Macrotermitinae

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Macrotermitinae
Isoptera sandias 02.jpg
Structure of a Macrotermes natalensis mound
Scientific classification e
Kingdom: Animalia
Phylum: Arthropoda
Class: Insecta
Order: Blattodea
Family: Termitidae
Subfamily: Macrotermitinae
Kemner, 1934
Genera

14, see text

Macrotermitinae (fungus-growing termites), is subfamily of Termitidae. Fungus-growing termites species cultivate a fungal genus within Termitomyces for decomposing dead plant material externally within the colony(Note: All termite species decompose organic matter internally with the help of their gut microbiota rather than Macrotermitinae subfamily). Approximately 30 million years ago this subfamily starts to cultivate ancestor of Termitomyces. The real force or reasons to start the fungal domestication is not yet clear. Some gut microbiota based studies indicated that Macrotermitinae subfamily gut composition have close relationship with a cockroach spices,[1] both have similar gut microbial composition.[2] This gut microbiota based evidence strongly supported by amber sample which found out a ancestor species of both termites and cockroach.[3] An ant family also cultivate fungus in their colony, known as fungus-growing ants, these ants also shows a similar life style symbiotic life style of fungus-growing termites. Researcher believes that Macrotermitinae is last formed termite groups because of their complex colony life style. For example, over-lapping caste system, age-depended polytheism. Moreover, this subfamily gut composed with bacterial community, rather than flagellates. These fungus growers might be encoded with natural antibiotics because colony does not shows infections so far.

There are 14 genera which extended to 350 plus species so far in the subfamily.

Colony structure[edit]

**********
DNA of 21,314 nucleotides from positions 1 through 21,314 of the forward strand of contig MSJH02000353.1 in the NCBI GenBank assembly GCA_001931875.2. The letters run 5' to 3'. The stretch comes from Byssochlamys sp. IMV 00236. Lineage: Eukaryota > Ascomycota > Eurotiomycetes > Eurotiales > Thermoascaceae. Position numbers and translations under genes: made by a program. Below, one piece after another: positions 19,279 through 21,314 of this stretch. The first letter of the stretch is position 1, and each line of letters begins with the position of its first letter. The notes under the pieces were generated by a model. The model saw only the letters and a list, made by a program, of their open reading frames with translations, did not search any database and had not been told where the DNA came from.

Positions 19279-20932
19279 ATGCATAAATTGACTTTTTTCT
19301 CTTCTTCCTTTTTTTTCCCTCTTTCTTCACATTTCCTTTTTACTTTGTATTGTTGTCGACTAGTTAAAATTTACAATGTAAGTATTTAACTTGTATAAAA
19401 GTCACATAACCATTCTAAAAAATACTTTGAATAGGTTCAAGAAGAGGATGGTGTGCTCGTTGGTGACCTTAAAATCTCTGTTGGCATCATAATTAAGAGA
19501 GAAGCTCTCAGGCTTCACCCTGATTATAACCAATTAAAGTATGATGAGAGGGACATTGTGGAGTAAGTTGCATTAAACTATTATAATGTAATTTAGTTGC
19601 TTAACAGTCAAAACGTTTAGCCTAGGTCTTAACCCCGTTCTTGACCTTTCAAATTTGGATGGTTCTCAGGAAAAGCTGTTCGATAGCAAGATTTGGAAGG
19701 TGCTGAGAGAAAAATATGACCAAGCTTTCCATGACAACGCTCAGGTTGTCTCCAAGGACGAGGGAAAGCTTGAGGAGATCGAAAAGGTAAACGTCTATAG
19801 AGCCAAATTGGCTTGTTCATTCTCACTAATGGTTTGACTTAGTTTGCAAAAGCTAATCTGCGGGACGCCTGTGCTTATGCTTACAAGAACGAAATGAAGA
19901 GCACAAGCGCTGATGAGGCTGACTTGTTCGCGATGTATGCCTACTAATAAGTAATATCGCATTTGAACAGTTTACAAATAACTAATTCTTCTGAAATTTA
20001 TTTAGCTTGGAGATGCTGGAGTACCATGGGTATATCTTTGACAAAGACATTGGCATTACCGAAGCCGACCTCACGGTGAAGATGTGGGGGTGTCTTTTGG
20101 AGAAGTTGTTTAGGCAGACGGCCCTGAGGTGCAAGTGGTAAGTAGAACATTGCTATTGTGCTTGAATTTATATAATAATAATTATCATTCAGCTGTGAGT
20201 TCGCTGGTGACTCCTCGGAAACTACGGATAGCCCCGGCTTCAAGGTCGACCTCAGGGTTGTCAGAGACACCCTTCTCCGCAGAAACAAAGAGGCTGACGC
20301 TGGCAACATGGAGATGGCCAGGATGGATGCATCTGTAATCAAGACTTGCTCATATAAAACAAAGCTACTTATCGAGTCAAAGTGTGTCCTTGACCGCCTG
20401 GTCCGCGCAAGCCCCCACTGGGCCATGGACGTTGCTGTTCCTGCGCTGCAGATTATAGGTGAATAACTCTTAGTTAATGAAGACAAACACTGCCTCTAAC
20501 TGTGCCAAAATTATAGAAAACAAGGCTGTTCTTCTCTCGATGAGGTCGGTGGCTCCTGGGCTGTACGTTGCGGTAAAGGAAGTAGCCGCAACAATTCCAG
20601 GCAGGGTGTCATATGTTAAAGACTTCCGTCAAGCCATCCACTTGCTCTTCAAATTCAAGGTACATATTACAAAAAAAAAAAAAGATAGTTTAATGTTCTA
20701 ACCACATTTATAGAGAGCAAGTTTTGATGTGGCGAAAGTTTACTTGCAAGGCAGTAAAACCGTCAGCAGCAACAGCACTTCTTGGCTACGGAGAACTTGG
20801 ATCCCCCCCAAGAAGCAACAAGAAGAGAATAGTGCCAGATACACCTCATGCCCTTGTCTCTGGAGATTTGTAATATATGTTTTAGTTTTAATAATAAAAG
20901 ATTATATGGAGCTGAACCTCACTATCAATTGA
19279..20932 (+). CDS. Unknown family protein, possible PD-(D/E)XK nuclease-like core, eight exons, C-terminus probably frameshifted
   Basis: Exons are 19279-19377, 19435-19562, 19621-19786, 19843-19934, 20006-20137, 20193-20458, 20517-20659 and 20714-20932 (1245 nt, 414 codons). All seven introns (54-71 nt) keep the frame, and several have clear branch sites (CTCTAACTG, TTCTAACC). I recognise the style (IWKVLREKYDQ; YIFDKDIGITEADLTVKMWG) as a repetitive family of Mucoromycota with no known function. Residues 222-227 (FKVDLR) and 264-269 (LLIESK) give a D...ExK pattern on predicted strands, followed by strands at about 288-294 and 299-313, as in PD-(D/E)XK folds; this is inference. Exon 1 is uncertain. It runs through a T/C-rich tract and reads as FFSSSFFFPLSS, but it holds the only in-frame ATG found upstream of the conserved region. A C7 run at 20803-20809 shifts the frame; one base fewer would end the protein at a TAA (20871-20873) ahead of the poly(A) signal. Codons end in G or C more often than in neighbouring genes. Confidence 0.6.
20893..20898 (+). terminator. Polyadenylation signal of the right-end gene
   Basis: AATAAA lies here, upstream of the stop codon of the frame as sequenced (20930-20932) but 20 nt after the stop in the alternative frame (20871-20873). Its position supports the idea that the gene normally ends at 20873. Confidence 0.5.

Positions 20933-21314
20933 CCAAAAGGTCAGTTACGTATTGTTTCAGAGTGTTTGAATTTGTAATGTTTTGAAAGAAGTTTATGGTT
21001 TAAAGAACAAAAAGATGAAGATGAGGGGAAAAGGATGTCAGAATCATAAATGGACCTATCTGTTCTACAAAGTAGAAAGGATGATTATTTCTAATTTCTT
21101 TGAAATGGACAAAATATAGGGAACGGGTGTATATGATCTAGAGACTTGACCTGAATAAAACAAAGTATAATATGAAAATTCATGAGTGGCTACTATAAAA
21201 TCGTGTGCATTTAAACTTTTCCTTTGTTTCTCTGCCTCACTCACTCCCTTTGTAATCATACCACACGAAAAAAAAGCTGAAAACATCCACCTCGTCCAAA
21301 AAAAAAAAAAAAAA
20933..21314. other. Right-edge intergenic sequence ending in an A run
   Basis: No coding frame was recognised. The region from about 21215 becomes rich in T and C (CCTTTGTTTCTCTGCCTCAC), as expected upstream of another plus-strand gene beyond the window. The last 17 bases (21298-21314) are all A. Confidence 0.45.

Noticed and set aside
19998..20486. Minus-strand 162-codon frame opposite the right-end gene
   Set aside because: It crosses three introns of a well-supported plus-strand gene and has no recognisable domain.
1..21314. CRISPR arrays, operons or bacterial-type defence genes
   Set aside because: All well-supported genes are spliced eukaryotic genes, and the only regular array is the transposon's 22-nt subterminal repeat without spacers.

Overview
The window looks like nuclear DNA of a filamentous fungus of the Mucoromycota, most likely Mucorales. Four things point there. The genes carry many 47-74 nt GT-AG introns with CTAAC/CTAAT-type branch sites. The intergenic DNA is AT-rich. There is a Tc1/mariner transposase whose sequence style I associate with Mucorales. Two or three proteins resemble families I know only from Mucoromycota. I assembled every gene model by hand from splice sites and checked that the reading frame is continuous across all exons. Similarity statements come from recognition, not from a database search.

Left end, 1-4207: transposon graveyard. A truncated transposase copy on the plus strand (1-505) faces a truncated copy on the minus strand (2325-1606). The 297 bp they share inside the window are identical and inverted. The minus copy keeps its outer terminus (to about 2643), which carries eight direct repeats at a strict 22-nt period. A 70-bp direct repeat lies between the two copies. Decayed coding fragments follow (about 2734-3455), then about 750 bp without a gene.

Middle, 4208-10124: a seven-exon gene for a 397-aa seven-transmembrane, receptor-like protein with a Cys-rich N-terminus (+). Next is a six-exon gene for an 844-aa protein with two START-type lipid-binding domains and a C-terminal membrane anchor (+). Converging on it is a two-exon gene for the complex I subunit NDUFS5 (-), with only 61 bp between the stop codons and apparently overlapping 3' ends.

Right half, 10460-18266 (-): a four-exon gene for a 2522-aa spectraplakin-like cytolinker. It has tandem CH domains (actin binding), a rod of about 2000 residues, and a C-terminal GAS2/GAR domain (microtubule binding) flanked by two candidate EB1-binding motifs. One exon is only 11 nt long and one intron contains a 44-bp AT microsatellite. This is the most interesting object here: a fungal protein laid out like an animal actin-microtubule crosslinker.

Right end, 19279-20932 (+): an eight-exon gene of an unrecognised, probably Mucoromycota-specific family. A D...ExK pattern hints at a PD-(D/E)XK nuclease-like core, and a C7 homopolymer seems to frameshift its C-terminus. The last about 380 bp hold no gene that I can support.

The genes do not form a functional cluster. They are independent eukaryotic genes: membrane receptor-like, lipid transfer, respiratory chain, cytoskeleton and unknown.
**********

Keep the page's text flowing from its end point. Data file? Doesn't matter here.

Macrotermitinae has a complex colony system. A mature Macrotermitinae colony consists of a royal pair, sterile caste, winged reproductive called "alates" and young ones. A royal pair are a king and queen which only can reproduce young ones. Sterile caste are workers (major workers and minor workers) and soldiers (major soldiers and minor soldiers). The royal pair produces workers, soldiers, alates (future royal pairs). The royal pair lives in the "royal chamber", the queen continuous lay eggs and king will mate with her. Young ones are immature workers, soldier and alates, they live in the royal chamber after they hatched. Workers concentrates on colony process, for example collecting dead plant materiel, making fungal comb, brood care, taking care of young ones etc. Soldiers protect the colony.

Distribution[edit]

The Macrotermitinae subfamily has a widespread distribution through the tropics of Africa, the Middle East, and southern and southeastern Asia, but it is not present in Australia or the New World.[4] Fossil evidence from Tanzania show that the Macrotermitinae developed agriculture about 31 million years ago.[5]

Ecology[edit]

Like other termites, Macrotermitinae are soil engineers, mixing their salivary secretions with soil particles to make their strong, hard mounds and galleries.[6] Their mounds are some of the largest built by any species of termite, with volumes of thousands of litres and lasting for many decades. They are probably the most complex mound colonies of any insect group.[7] There are 11 accepted genera in the Macrotermitinae and about 330 species, with the greatest diversity being in Africa. About 40 species of Termitomyces have been identified as symbionts. In contrast to the fungus-growing ants in the tribe Attini, the Termitomyces often bear fruiting bodies which produce spores, and it is believed that transmission of the fungus to other termites is mainly by horizontal transmission (sibling to sibling) rather than by vertical transmission (mother to daughter). Some species are an exception to this, and in all five species of the genus Microtermes tested, the symbiont fungi did not bear sexual fruiting bodies, and transmission was through the maternal route. Another exception was the single species Macrotermes bellicosus where again the fungus did not fruit, and where transmission was paternal.[7]